Evo Morales and his ongoing reelections

The Bolivian president created controversy, once again, in his quest of being reelected

Evo Morales and his ongoing reelections

Leer en Español: Evo Morales: reelección sin fin

The opposition in Bolivia formally rejected the legal loophole that President Evo Morales, through his party's lawmakers, presented to the Constitutional Court to authorize him to run for a fourth consecutive term in 2019. The 2009 Constitution does not allow endless reelections and the president lost the endorsement in 2016 disqualifying him from the running. For the legislators of MAS, Movement to Socialism, the idea is to stop applying the rules of the constitution that limit the number of times one can be in a government job, not only the president but any position involving popular vote.

Former President Jorge Quiroga, leader of the Christian Democrats, the second opposition force in the legislative branch, thinks that President Morales’s political party "proposes to establish a dictatorship like that of Nicolas Maduro and become like Venezuela. Since the return of democracy in 1982, this is the first government that wants to maintain itself in power for years to come".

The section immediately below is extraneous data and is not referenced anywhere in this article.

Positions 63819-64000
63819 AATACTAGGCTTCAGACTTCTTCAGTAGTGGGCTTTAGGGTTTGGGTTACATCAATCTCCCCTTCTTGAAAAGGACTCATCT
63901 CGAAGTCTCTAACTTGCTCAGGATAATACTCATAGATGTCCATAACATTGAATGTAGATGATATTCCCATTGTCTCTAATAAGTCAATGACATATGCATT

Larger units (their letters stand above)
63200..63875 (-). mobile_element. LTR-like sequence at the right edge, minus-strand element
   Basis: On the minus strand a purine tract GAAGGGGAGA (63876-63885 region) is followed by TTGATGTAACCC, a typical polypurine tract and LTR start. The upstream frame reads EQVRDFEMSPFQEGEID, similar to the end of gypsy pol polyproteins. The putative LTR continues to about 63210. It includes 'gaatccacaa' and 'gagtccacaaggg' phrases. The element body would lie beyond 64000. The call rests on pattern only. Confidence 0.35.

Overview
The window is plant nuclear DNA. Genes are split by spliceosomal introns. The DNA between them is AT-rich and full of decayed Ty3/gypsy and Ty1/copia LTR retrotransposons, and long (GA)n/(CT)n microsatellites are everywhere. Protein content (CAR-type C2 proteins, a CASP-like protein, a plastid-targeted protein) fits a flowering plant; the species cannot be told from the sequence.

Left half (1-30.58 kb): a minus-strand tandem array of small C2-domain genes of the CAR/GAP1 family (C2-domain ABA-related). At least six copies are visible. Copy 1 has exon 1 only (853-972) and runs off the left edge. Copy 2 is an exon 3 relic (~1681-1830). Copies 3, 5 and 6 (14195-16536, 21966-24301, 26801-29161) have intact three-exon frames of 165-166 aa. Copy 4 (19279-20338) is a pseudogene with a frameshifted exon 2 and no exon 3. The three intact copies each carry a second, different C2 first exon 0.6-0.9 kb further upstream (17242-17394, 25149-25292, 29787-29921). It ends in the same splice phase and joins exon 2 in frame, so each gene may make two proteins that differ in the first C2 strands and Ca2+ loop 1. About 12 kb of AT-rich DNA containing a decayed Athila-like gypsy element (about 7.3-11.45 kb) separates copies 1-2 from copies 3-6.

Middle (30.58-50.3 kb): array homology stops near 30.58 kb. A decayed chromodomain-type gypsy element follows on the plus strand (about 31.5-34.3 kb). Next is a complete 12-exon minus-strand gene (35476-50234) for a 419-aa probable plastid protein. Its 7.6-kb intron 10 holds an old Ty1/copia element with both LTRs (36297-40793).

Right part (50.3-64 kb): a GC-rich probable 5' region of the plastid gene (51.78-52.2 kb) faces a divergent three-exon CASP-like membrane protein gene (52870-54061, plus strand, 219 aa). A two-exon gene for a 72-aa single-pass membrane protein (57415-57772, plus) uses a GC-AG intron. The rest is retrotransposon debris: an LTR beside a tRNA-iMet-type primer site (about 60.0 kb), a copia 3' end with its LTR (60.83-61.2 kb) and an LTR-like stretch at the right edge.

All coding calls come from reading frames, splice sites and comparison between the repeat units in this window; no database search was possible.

For David Ramos, head of the ruling party in the legislative, the possibility of being re-elected " is a human right” . In a press conference, Ramos said that the quest for reelection is given "citing the San José Pact on human rights to facilitate the indefinite re-nomination of the president, vice president, governors, mayors, and legislators”. However, Ramos assures that it is not the only option he has in mind. If the court does not vote in favor, the constitution could be modified in the assembly, convene another referendum, or that the current president resign his presidency prior to finishing his mandate in order to be able to be participate in the elections.

The Plurinational Constitutional Court must accept the request of the MAS; they have a period of 45 days to give a response. But for Quiroga, “if the Court considers the appeal valid, it would be reforming the Constitution, because it would eliminate several articles and they have no authority to do so. Only the Constitution can be reformed through a law, a citizen's initiative or a Constituent Assembly". The opposition fears that if the Morales lawsuit is accepted, he will remain in power forever.

The Secretary General of the Organization of American States (OAS), Luis Almagro, referred to the topic through his twitter account and stated "Evo Morales should respect the popular decision that said NO to re-election. No judge can erase the opinion of the sole sovereign, the people”. For the Bolivian president, this publication demonstrates the persecution suffered by different regimes right on the continent.

Evo Morales won his first election in 2005 with 54% of the votes, he won again the position in 2009 with 64%, and returned to be reelected in 2014 with 61%.

 

Latin American Post | Carlos Eduardo Gómez Avella

Copy edited by Susana Cicchetto

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